13) She is a regular speaker at conferences and events including the Singapore Writer’s Festival.

14) Some of her advice is not that new—active vs. passive voice—but remind us what the tenets are of good writing.

15) I created the 10-tips list below for small and midsize companies because these organizations often don’t have a full-time marketing or communications staffer; blogging is left to an editorially gifted CEO or leader who can clearly express themselves.

 

EditNATION.com Punctuation and Grammar Quiz, #7 Questions and Answers

Another week, another “professional” website to take a look at. These sentences are from a publisher. Yikes!

1) We often receive Manuscripts that require formatting corrections before we can start the editorial and layout processes.

What’s “manuscripts” doing as a proper noun? No, no, no capital M.

2) Find reputable ones and study them! And by the way, keep a grammar reference nearby at all times!

Look at those exclamation points! What are those two exclamation points doing with those sentences? It’s so juvenile!

Rule: Exclamation points are used to represent the highest pitch of emotion, in a paragraph, on a page, in a chapter. They are not to be used lightly, carelessly, or wantonly, but carefully, soberly, and with discretion.

Here are three mistakes in a brief article about (wait for it) proofreading.

3) If you publish your book across multiple formats (hardcover, paperback, or e-book.) make sure that internal page references are correct in each version.

What’s that period doing inside the parenthesis?

Rule: When you start a sentence off with “If,” you are likely going to need a comma somewhere. This sentence needs a comma after the parenthetical information. Corrected, it reads

If you publish your book across multiple formats (hardcover, paperback, or e-book), make sure that internal page references are correct in each version.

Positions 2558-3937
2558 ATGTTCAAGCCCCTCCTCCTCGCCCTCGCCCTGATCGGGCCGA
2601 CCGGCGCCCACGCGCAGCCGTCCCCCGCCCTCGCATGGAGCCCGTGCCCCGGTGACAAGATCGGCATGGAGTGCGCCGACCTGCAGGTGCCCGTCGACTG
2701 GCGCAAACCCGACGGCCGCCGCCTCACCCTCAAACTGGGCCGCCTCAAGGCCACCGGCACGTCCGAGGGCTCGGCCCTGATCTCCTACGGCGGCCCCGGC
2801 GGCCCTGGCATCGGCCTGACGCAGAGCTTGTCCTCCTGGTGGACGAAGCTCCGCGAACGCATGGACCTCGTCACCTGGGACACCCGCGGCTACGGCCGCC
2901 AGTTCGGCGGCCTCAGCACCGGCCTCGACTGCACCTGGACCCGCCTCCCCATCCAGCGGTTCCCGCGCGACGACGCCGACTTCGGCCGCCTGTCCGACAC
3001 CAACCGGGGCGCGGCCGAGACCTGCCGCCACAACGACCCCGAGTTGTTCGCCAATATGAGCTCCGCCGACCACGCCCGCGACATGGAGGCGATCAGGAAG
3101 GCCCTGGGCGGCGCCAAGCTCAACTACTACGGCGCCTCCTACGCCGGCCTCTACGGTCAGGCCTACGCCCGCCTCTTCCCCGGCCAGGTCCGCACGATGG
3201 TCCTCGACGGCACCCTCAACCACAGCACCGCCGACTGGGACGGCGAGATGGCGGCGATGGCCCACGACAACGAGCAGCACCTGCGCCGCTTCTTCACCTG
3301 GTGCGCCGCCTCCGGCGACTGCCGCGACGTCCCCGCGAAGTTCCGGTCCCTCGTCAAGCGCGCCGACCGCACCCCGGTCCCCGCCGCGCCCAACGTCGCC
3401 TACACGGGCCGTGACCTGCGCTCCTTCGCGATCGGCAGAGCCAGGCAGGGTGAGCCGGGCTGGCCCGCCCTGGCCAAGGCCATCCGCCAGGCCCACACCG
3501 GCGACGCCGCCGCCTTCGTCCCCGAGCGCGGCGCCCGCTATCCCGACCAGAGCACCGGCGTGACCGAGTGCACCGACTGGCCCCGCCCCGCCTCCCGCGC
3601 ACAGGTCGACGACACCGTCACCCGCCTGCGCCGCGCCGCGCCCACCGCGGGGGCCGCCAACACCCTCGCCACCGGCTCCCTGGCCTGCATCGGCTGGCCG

4) Don’t just indicate every error you find; also indicate each page on which an error occurs (perhaps by circling the page number.)

The material inside the parenthesis is not a complete sentence and so needs no punctuation. The period should be placed outside the sentence.

5) Have a second person go over your manuscript (preferably someone who is good at spelling and grammar.)

Yeah, not like YOU! Well, at least they were consistently wrong! Another thing to notice is this: Watch for repetitive use of words and sentence structure. Parenthetical asides have their place, but should be used sparingly. Three times in a short article is two times too many.

These lovely sentences are from Grammarly.com. It really jerks my chain to see  such SLOPPY writing on Grammarly.com, and to watch as it spews forth information that is wrong, wrong, wrong is OUTRAGEOUS.

6) Conjunctive adverbs are adverbs which join two clauses; some examples of are also, besides, accordingly, finally, subsequently, therefore, thus, meanwhile, moreover, nonetheless, instead, however, indeed, hence, consequently, similarly and still.

Hey, look at that big fat missing word! And why can’t you alphabetize your list?